In 1990 Claire Montesquiou returned to her family tradition of Armagnac distillation, one that began in 900 AD, but had stalled in the 1960s with a sale to Pernod Richard. She and her husband purchased the small Domaine d’Esperance estate, located on the hillside of Gascony’s renowned Bas-Armagnac area. Of the 30 hectares of vines, about 8 are dedicated to making Armagnac – growing Baco 22 A and Folle Blanche. The rest is used to produce table wine, which supports the business as their Armagnac ages. The estate uses 2 small stills. The first is over a hundred years old, the second belongs to the traveling distiller Pierre Machalovsky, who lends the still to the estate. Distillation is slow – about 4 casks of 420 liters per every 24 hours. The estate distills only about for about a week per year, due to its size. Baco 22 A and Folle Blanche are distilled and aged separately. When the Armagnac needs to be proofed down, distilled water is added little by little, at least 6 months before bottling. The family uses local Gascon Oak casks, toasted to a medium level and produced about 15km from the estate, by one of the last independent coopers in the area. The estate uses two cellars – one dating back to the 17th century, and second, more modern cellar, built in 2003 – which hold about 240 casks.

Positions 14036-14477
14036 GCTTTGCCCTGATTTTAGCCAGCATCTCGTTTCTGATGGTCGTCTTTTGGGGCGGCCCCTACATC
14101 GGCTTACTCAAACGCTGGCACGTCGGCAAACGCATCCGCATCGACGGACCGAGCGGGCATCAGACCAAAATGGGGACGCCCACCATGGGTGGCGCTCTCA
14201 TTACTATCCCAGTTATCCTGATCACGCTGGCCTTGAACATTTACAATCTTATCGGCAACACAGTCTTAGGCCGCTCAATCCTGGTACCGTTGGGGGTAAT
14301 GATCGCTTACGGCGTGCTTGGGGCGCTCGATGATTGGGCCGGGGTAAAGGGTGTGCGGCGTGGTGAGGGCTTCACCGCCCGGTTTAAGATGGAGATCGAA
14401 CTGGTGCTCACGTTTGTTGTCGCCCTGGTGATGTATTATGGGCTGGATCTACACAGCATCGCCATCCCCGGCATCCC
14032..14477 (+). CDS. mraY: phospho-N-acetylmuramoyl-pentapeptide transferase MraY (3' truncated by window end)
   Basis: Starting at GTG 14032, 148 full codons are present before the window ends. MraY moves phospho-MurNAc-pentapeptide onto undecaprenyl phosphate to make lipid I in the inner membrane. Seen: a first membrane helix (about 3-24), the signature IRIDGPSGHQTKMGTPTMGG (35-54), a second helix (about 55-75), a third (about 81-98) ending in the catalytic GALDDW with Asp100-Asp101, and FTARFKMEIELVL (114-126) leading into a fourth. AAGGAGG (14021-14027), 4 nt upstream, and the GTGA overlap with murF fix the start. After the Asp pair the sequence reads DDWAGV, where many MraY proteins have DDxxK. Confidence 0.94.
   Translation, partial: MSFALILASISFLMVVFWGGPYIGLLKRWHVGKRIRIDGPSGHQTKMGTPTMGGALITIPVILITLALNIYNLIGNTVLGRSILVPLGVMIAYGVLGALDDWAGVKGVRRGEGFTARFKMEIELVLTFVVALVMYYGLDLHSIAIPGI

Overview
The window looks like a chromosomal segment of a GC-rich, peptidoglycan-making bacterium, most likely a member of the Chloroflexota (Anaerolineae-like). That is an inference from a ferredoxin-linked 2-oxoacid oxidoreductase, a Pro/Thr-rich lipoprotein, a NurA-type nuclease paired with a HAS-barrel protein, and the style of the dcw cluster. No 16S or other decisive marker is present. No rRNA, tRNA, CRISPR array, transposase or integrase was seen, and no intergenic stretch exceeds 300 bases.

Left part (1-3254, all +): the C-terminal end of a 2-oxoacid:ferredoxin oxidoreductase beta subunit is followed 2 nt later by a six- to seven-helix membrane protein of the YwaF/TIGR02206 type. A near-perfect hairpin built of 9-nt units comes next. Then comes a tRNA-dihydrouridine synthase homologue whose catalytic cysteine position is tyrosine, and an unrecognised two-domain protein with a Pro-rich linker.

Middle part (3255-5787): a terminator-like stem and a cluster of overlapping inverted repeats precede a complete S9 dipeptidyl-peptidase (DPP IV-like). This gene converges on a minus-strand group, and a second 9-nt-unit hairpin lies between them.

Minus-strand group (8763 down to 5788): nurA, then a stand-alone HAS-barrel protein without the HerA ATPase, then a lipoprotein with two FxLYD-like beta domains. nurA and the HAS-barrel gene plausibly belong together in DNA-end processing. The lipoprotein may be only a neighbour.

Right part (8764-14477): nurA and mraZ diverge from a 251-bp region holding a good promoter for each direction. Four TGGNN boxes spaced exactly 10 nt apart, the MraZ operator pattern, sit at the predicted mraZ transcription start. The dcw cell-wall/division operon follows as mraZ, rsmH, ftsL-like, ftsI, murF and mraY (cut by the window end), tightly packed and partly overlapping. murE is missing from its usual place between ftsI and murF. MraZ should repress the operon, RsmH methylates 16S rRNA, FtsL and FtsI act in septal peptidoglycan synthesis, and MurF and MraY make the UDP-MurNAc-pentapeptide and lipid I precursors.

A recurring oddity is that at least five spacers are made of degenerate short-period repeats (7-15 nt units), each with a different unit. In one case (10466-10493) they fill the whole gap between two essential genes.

Domaine d’Esperance 5 Year Bas Armagnac is distilled at 54% alc/vol, before ageing first in new casks made from the local wood from the Gascony forest for about 1 year. After that Domaine d’Esperance 5 Year Bas Armagnac is moved into older Gascon wood barrels for the remainder on the ageing process. The youngest Armagnac in the blend is 5 years old, and others showing greater age. Domaine d’Esperance 5 Year Bas Armagnac is bottled at 40% alc/vol, with no coloring, sugar of boise added.
NOSE: Spice, peppercorns, caraway seed.
PALATE: Oily, initial sweetness, beeswax, toffee, tobacco, pine, oak.
FINISH: Short, clean, spice, touch of oak.